US Senate rules Donald Trump's impeachment is constitutional

A majority of the US Senate has voted that Donald Trump's impeachment is constitutional.

Senators gathered in the Capitol building on Wednesday morning (NZ time) to debate whether the constitution allows for prosecution of a US President once he leaves office. Donald Trump finished his four-year term in the White House on January 20 after Joe Biden was inaugurated.

After four hours of debate, the Senate voted 56-44 that the trial is constitutional.

All Democrats voted in favour. They were joined by six Republicans; Susan Collins of Maine, Bill Cassidy of Louisiana, Lisa Murkowski of Alaska, Mitt Romney of Utah, Ben Sasse of Nebraska, and Pat Toomey of Pennsylvania.

The trial has now adjourned for the rest of the day and the full impeachment trial will begin on Thursday morning (NZ time).

It's not yet known how long it will take before a decision will be made on whether the Senate convicts Trump of inciting an insurrection, although many people believe it will be much shorter than the three weeks it took last time he was impeached.

It's not yet clear if the legal teams will bring in witnesses as the Senators themselves were witnesses to the Capitol riots.

During Wednesday's proceedings, the House impeachment managers, who are arguing for Trump's conviction, presented Senators with a video from the Capitol riots on January 6.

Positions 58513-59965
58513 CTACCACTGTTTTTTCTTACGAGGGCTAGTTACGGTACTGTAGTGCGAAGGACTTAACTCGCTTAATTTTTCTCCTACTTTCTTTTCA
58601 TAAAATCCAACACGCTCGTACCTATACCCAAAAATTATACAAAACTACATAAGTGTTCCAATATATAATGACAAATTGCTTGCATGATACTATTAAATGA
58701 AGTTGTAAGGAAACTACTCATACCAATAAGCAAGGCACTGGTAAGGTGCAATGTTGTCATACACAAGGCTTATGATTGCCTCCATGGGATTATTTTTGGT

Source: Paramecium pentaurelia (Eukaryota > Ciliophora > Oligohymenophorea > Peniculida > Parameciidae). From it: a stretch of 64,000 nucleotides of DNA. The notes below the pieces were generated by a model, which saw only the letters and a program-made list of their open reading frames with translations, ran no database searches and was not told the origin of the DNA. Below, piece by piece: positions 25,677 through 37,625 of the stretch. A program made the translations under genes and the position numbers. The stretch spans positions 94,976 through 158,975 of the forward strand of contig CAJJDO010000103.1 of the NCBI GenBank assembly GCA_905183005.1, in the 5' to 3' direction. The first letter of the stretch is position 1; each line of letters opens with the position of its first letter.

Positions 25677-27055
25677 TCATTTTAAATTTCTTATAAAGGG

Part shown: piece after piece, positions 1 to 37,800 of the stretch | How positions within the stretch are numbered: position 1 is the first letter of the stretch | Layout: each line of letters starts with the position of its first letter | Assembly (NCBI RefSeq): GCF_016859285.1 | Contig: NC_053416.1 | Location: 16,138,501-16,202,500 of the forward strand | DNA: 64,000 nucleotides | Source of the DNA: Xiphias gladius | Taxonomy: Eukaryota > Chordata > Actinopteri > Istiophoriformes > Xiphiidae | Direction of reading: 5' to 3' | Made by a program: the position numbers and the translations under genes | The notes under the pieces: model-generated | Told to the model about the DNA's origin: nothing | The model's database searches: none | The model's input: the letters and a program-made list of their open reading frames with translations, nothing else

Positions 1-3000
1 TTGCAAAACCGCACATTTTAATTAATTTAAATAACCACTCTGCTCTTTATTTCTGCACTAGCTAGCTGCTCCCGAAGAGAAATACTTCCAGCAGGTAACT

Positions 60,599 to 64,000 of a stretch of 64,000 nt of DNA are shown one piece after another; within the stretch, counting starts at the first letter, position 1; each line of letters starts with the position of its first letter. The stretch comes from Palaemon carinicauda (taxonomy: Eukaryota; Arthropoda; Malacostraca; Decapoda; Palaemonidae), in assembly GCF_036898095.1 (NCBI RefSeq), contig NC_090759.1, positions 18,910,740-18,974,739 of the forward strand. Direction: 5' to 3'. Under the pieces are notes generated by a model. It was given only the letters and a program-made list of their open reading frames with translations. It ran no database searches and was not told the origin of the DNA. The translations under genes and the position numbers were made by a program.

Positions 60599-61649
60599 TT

It interspersed images of the January 6 Capitol violence with clips of Trump's incendiary speech to a crowd of supporters moments earlier urging them to "fight like hell" to overturn his election defeat.

Senators watched as screens showed Trump's followers throwing down barriers and hitting police officers at the Capitol. The video also included the moment when police guarding the House chamber fatally shot protester Ashli Babbitt, one of five people including a police officer who died in the rampage.

The mob attacked police, sent lawmakers scrambling for safety and interrupted the formal congressional certification of President Joe Biden's victory after Trump had spent two months challenging the election results based on false claims of widespread voting fraud.

"If that's not an impeachment offense, then there is no such thing," Democratic Representative Jamie Raskin, who led the prosecution, told the assembled senators after showing the video.

He wept as he recounted how relatives he brought to the Capitol that day to witness the election certification had to shelter in an office near the House floor, saying: "They thought they were going to die."

In contrast to the Democrats' emotional presentation, Trump's lawyers attacked the process, arguing that the proceeding was an unconstitutional, partisan effort to close off Trump's political future even after he had already departed the White House.

"What they really want to accomplish here in the name of the Constitution is to bar Donald Trump from ever running for political office again, but this is an affront to the Constitution no matter who they target today," David Schoen, one of Trump's lawyers, told senators.

He denounced the "insatiable lust for impeachment" among Democrats before airing his own video, which stitched together clips of various Democratic lawmakers calling for Trump's impeachment going back to 2017.

Newshub/ Reuters